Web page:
Shooting in the Rain Forests of the Olympic Peninsula has long been on my photographic bucket list.  This spring I had a chance to check it off my list.  As usual, I did my research junkie thing, spending hours online looking at other photographers’ images and pouring over their techniques.  Once I got there, though, it wasn’t quite as easy to shoot as I thought it would be.  If you are planning a trip to the Pacific Northwest this is a must see and here are some tips.  Some come from other photographers, some are from my experience but all are valuable.  In no particular order:


1.  It’s dark as heck in there!  A sturdy tripod and cable release are a must.  Even with higher ISO settings your exposures may be several seconds long.  Also be aware that even on an overcast or rainy day the background outside the forest will be brighter than your subject.  (We’ll deal with composition in a bit)




2.  Your polarizing filter isn’t just for blue skies.  Even in the darkness of the Rain Forest the amount of light reflecting off the leaves and moss is overwhelming.  A polarizing filter will reduce the glare and give you much more saturated images.

3.  Know your equipment.  Have I mentioned it’s dark in here?  Run some tests at home to find out how your camera performs at higher ISO settings and how much noise you can deal with in the digital darkroom.  Even a hint of a breeze will ruin your 4 or 8 second exposure.

4.  Protect your equipment.  They call this a rain forest because…well…it rains a lot.  Protecting your cameras and lenses (and don’t forget yourself) from the rain is a necessity.  In a pinch a gallon size Ziploc bag and a rubber band works well.  Put the camera and lens in the bag and seal it.  Use scissors or a knife to cut a slit in the bottom seam that is large enough to let the front of your lens poke out and secure it with a rubber band.  And be sure you have a lens cloth to wipe off any stray rain droplets.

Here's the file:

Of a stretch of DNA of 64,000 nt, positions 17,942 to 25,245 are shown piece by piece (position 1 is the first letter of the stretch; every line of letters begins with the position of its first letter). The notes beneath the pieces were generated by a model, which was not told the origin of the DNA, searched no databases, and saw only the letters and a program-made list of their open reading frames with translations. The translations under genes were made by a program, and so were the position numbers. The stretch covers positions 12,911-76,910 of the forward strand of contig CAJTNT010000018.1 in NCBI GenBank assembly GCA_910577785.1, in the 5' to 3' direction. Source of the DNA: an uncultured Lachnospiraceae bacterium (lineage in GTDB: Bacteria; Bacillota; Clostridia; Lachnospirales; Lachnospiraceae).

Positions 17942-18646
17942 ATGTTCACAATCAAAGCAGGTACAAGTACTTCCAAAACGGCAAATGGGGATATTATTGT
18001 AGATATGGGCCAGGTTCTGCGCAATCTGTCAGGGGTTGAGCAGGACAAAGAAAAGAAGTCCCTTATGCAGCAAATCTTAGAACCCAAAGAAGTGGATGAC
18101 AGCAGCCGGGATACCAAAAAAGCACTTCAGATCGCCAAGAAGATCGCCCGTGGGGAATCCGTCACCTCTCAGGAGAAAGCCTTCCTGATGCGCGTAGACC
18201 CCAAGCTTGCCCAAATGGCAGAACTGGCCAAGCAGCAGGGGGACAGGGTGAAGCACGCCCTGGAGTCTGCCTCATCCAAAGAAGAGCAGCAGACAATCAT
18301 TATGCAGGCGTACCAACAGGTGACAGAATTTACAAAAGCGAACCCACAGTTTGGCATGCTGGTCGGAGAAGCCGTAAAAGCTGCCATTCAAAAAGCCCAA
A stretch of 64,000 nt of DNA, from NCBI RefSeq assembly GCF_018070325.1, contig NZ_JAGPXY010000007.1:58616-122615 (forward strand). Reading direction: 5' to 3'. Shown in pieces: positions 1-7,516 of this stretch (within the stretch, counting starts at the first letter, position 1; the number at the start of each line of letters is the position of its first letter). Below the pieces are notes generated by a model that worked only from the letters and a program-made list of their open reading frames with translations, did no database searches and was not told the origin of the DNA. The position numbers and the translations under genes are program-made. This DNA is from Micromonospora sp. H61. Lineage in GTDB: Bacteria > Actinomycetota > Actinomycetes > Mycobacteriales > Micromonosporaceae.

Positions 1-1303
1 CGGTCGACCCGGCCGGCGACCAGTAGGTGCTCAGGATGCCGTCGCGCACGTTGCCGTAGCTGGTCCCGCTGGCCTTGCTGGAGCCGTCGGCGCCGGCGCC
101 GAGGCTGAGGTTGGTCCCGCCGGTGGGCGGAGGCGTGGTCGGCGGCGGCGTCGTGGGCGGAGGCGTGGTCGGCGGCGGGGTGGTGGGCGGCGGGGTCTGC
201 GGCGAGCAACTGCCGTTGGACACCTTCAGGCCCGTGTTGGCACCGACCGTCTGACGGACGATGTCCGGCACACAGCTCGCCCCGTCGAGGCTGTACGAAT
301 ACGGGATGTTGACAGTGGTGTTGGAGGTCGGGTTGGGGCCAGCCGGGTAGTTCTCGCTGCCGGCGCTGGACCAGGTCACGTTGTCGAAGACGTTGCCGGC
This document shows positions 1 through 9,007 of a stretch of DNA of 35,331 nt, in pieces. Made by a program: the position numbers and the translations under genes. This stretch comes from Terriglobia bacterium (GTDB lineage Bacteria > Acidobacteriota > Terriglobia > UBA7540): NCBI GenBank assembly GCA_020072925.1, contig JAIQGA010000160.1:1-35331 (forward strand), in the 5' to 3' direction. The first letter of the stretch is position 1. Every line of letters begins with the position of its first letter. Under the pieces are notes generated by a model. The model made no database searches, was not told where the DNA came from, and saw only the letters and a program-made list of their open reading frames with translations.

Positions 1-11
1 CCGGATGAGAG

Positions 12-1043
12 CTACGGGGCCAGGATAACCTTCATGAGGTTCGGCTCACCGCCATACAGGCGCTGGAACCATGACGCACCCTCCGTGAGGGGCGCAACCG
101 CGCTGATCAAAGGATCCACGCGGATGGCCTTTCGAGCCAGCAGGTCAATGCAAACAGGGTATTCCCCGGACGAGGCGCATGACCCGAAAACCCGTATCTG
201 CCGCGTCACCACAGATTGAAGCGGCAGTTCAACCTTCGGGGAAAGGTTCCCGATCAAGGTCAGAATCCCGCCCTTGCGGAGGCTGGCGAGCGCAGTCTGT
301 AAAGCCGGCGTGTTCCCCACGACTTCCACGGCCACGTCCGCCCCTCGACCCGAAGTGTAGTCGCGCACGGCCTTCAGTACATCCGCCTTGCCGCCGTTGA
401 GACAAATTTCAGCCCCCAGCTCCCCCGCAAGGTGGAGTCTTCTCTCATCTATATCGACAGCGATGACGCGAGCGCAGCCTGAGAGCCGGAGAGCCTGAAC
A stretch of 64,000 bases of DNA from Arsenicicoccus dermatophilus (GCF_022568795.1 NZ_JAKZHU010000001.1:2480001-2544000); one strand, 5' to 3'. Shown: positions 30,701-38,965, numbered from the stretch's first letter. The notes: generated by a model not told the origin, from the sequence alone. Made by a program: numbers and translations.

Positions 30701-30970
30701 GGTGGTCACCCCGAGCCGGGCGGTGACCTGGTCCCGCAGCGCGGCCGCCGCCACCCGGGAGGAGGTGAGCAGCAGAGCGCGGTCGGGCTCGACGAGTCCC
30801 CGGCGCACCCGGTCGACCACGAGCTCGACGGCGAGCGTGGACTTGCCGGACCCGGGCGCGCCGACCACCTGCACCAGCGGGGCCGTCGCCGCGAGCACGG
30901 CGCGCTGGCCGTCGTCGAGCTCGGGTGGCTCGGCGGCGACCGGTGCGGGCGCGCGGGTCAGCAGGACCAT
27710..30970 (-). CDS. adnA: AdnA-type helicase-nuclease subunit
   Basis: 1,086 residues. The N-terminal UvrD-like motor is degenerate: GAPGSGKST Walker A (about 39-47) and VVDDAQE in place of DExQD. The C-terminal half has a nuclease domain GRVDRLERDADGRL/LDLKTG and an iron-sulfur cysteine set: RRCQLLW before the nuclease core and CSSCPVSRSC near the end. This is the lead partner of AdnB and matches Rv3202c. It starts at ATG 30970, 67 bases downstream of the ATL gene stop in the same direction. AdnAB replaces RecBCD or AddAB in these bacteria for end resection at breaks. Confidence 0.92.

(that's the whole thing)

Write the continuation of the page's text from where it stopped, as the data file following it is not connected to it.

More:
5.  Composition, composition, composition.  The first word that came to my mind when I saw the subject was “Chaos.”  The image at the beginning of this blog is a prime example.  There are soooo many different types of plants and soooo much moss, it’s easy to become overwhelmed. Be aware of the composition rules you learned early on.  Look for repeating shapes, leading lines, contrasting elements.  Don’t just follow your first inclination to point your camera and be able to crop something out of the images.  Also try isolating smaller elements instead of shooting the grand landscape.




If you have a chance to shoot in the Rain Forest, jump at it.  You won’t regret it and if you consider these tips you’ll come home with some memorable images.